Archive for the ‘Severance Agreements’ Category
When it comes to financial advisers switching firms, the old adage – loose lips sink ships – holds true.
When a financial adviser is plotting to jump ship, the temptation to tell clients is often strong. Stifle it, and stay mum.
New firms often don’t appreciate being drawn into lawsuits or arbitration over solicitation. Clients don’t like it, either.
“You’re also potentially subjecting your clients to be asked to testify as to the nature and scope of your communications,” said David Harmon, an employment attorney and partner at Norris McLaughlin & Marcus in New York. “If you want to keep yourself out of trouble, you don’t inform clients.”
For full article, click here to go to the Wealth Management Journal for the Wall Street Journal.
- Be Sure of the Meaning. An illustration of the importance of the meaning of the terms is found in the definition of “active working status.” We recently handled a negotiation for an executive who had received an employment agreement that provided that only employees who are in “active working status” on the bonus payment date would be eligible to receive a bonus for the prior performance year. Without fine-tuning the definition and its relationship to the termination provisions, the executive could have been denied compensation and benefits that had accrued during his years with his employer, regardless of the reason for termination.
- Review the Restrictions. Now, more than ever before, companies need to protect their trade secrets, confidential and proprietary information, property, customer and employment relationships through the imposition of restrictive covenants. Employers take various approaches to these covenants. These restrictions are in effect during the employment relationship and post-employment; sometimes only during the period in which severance is paid, sometimes regardless of whether the executive is on the sidelines for months, or in some cases, years. The goal for the executive is to limit the time and geographic range of the restrictions and confine them to certain competitors or customers. Essentially, the executive has to determine the extent to which he or she is comfortable with signing away post-employment flexibility should the employment relationship fail.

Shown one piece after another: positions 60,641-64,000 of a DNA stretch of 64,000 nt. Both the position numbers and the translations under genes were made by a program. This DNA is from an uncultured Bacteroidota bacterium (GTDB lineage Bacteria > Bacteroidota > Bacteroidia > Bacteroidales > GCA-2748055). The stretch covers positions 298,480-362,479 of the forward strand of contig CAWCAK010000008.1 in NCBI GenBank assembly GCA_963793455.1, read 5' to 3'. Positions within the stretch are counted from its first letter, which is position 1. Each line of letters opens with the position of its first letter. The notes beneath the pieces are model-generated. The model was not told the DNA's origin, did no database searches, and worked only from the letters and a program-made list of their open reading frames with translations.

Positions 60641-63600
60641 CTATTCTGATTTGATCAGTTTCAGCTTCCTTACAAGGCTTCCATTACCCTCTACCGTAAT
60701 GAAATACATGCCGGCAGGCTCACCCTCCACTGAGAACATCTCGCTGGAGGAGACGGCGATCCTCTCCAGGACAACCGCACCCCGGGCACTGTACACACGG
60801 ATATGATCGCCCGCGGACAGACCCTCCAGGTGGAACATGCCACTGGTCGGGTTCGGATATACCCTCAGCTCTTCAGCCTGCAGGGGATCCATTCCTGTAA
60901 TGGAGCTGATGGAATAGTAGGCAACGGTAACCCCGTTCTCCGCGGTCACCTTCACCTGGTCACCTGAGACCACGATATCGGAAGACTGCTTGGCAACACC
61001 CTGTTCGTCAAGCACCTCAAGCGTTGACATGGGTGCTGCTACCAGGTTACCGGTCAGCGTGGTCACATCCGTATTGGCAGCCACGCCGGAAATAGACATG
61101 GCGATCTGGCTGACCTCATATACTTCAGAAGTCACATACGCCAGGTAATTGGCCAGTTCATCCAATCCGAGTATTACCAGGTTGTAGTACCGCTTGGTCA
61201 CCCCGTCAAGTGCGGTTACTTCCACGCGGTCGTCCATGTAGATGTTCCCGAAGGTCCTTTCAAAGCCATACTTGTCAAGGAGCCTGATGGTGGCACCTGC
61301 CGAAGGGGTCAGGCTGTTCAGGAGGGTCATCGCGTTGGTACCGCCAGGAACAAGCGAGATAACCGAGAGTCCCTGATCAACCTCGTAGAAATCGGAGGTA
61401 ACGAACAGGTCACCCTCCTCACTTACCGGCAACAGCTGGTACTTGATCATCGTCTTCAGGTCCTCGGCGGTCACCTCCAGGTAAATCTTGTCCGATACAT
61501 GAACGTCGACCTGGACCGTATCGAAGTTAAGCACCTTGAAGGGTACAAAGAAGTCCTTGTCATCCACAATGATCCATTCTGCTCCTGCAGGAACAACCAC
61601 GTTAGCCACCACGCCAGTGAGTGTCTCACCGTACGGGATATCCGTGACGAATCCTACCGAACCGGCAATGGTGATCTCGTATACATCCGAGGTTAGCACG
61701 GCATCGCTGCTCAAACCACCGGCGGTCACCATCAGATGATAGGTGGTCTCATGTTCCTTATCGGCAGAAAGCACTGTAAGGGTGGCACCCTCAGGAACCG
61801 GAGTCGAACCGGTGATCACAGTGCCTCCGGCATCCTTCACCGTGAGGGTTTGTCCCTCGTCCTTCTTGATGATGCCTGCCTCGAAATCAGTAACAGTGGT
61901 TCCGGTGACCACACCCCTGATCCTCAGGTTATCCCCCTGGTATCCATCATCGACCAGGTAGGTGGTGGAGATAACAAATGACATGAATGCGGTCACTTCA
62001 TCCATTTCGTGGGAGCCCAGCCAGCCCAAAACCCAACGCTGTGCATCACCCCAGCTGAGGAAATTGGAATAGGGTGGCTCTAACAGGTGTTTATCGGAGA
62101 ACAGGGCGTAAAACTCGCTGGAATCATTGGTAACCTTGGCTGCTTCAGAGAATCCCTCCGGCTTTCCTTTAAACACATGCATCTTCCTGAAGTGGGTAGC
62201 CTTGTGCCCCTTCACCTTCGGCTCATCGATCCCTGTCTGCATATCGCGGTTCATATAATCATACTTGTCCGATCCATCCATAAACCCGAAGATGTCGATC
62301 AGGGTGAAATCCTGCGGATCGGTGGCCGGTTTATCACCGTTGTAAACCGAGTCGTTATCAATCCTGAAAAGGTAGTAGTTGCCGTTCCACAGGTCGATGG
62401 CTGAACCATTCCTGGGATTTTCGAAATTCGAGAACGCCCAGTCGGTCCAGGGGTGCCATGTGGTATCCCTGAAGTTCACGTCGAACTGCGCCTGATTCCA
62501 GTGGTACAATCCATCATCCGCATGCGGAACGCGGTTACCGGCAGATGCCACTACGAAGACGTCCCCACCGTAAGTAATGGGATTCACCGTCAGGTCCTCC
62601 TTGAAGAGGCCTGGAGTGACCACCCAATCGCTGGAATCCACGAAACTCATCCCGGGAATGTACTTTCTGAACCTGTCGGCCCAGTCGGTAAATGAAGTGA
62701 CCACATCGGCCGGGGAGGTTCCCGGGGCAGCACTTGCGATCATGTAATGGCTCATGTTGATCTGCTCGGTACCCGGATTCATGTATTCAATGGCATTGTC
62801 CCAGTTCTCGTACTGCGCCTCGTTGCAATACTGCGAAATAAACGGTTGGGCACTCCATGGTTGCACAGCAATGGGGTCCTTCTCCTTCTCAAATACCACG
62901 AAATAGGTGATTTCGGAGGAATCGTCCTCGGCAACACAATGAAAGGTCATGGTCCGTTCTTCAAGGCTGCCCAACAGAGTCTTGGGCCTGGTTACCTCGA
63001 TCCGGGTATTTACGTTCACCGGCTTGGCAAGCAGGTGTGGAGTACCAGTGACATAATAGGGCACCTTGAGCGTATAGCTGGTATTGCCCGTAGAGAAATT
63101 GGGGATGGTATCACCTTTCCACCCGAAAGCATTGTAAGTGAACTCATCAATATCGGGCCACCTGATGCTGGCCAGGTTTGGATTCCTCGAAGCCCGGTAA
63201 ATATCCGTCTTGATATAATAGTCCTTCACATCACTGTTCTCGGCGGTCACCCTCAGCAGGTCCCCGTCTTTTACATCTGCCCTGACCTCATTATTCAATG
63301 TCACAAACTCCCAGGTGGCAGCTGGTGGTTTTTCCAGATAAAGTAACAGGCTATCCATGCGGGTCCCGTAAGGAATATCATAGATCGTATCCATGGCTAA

Negotiation of the compensation package can be the most significant part of a career move. Remember to examine the “fine print,” and seek counsel as needed, to understand the interplay of the provisions of the employment agreement, and accompanying equity and benefit plan documents, to ensure a successful employment relationship, or the best protection if things don’t work out.
- The Termination Scenarios. Defining the circumstances under which the employment relationship can be terminated is essential. Considerable attention should be paid to the definitions of “cause” and “good reason.” Not focusing on the details of the definitions can have costly ramifications. Employers seek a broad definition of “cause” to afford greater latitude in terminating an executive and avoiding an obligation to pay severance. In response, the executive strives for a narrow definition of “cause” that avoids discretionary and qualitative terms. On the other hand, the executive should strive for inclusion of provisions that enable him/her to trigger a termination for breach by the employer and still receive maximum contract benefits and payouts. This is typically referred to as a “good reason” termination. It is also helpful to consider how the executive will be treated in the event a change in control of the employer occurs. And all termination must be viewed against the backdrop of IRS Code Section 409A, creating a labyrinth of possible tax liabilities.